Mentions: Values of neuropsychological tests were within normal ranges for all subjects (for further details, see Table S4). The participants translated 68.8±4.3% correctly into German after the fourth training session (Fig 1A). Participants started at chance level of 50.7%±1.19% in session one (LS1) and reached a learning ratio of 87.5%±1.5% in session four (LS4) (Fig 1A).

Bottom Line: Here, we tested the efficiency of two paradigms for vocabulary (re-) acquisition, and compared the learning of novel words for actions and objects.Performance during acquisition did not differ between action-related and object-related words (time*word category: p = 0.01), but the translation rate was clearly better for object-related (79%) than for action-related words (53%, p = 0.002).In combination with neuroimaging, neuro-stimulation or pharmacological intervention, they may well advance the understanding of language learning to optimize therapeutic strategies.

View Article: PubMed Central - PubMed

Affiliation: Department of Neurology, University Hospital Hamburg-Eppendorf, Hamburg, Germany.

ABSTRACT
Despite a growing number of studies, the neurophysiology of adult vocabulary acquisition is still poorly understood. One reason is that paradigms that can easily be combined with neuroscientfic methods are rare. Here, we tested the efficiency of two paradigms for vocabulary (re-) acquisition, and compared the learning of novel words for actions and objects. Cortical networks involved in adult native-language word processing are widespread, with differences postulated between words for objects and actions. Words and what they stand for are supposed to be grounded in perceptual and sensorimotor brain circuits depending on their meaning. If there are specific brain representations for different word categories, we hypothesized behavioural differences in the learning of action-related and object-related words. Paradigm A, with the learning of novel words for body-related actions spread out over a number of days, revealed fast learning of these new action words, and stable retention up to 4 weeks after training. The single-session Paradigm B employed objects and actions. Performance during acquisition did not differ between action-related and object-related words (time*word category: p = 0.01), but the translation rate was clearly better for object-related (79%) than for action-related words (53%, p = 0.002). Both paradigms yielded robust associative learning of novel action-related words, as previously demonstrated for object-related words. Translation success differed for action- and object-related words, which may indicate different neural mechanisms. The paradigms tested here are well suited to investigate such differences with neuroscientific means. Given the stable retention and minimal requirements for conscious effort, these learning paradigms are promising for vocabulary re-learning in brain-lesioned people. In combination with neuroimaging, neuro-stimulation or pharmacological intervention, they may well advance the understanding of language learning to optimize therapeutic strategies.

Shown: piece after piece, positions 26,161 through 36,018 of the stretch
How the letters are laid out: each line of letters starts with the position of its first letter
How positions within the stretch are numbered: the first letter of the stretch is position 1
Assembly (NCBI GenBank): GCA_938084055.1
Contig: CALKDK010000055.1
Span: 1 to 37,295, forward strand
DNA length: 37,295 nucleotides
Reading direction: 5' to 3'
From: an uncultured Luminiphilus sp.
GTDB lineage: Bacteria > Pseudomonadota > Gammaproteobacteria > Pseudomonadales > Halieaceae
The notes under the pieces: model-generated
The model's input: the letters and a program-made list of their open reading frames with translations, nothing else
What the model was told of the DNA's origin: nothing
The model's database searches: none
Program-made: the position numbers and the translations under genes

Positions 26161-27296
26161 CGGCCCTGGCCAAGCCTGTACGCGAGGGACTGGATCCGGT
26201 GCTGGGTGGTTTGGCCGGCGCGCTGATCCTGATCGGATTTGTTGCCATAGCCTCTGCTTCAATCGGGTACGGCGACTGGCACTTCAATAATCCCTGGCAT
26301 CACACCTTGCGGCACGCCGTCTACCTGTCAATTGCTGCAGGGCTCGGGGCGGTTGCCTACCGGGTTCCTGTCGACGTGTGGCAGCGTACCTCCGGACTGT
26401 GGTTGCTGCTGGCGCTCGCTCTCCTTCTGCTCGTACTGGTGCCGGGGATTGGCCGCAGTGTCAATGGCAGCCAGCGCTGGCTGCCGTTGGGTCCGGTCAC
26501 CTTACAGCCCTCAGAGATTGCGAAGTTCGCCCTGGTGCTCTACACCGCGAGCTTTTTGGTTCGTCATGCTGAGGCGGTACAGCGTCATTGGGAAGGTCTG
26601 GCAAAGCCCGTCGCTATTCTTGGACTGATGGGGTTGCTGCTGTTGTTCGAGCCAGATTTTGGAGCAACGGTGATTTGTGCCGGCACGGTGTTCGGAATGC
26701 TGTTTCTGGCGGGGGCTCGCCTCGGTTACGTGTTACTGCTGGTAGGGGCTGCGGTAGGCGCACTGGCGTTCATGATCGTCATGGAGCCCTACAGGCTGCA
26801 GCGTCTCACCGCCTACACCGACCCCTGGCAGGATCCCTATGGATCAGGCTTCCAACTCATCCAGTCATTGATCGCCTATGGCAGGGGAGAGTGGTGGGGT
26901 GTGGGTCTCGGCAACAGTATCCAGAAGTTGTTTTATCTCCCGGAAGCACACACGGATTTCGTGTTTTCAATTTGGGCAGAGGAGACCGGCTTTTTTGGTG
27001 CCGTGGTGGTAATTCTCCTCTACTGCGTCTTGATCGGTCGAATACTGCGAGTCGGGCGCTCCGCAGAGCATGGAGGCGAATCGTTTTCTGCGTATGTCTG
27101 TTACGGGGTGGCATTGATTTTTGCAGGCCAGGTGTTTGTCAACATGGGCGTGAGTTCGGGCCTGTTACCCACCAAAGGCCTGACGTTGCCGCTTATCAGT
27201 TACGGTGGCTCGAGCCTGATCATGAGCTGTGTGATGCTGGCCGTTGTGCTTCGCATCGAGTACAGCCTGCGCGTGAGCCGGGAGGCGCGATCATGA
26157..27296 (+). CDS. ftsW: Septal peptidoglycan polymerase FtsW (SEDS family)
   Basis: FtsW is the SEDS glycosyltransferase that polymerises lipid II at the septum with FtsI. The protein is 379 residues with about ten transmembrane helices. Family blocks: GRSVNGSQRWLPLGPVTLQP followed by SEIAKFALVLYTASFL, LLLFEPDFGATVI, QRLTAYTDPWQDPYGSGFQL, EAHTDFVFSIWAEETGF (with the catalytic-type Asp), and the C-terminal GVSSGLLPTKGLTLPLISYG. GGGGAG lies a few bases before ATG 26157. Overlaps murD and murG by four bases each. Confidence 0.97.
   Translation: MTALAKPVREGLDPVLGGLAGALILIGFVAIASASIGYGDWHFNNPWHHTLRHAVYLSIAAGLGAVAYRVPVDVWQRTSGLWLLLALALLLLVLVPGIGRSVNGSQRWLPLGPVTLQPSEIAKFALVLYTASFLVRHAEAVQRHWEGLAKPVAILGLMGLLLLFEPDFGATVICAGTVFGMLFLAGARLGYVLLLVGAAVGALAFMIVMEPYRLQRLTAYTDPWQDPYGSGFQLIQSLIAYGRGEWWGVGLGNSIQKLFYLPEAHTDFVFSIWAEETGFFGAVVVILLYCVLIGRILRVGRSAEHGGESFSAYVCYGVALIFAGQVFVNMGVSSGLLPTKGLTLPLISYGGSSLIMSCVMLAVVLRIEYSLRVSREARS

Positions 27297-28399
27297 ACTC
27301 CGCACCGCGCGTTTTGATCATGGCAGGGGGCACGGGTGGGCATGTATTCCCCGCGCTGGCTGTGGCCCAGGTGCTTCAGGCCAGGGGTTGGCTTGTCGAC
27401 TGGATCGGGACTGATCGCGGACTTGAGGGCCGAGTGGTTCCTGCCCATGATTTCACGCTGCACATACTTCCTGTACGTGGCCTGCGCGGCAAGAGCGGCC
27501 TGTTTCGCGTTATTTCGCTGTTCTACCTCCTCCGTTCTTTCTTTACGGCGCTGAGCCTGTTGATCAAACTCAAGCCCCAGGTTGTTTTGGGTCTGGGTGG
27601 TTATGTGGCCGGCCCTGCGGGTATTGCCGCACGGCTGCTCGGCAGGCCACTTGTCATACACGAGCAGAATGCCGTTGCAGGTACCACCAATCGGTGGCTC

Show MeSH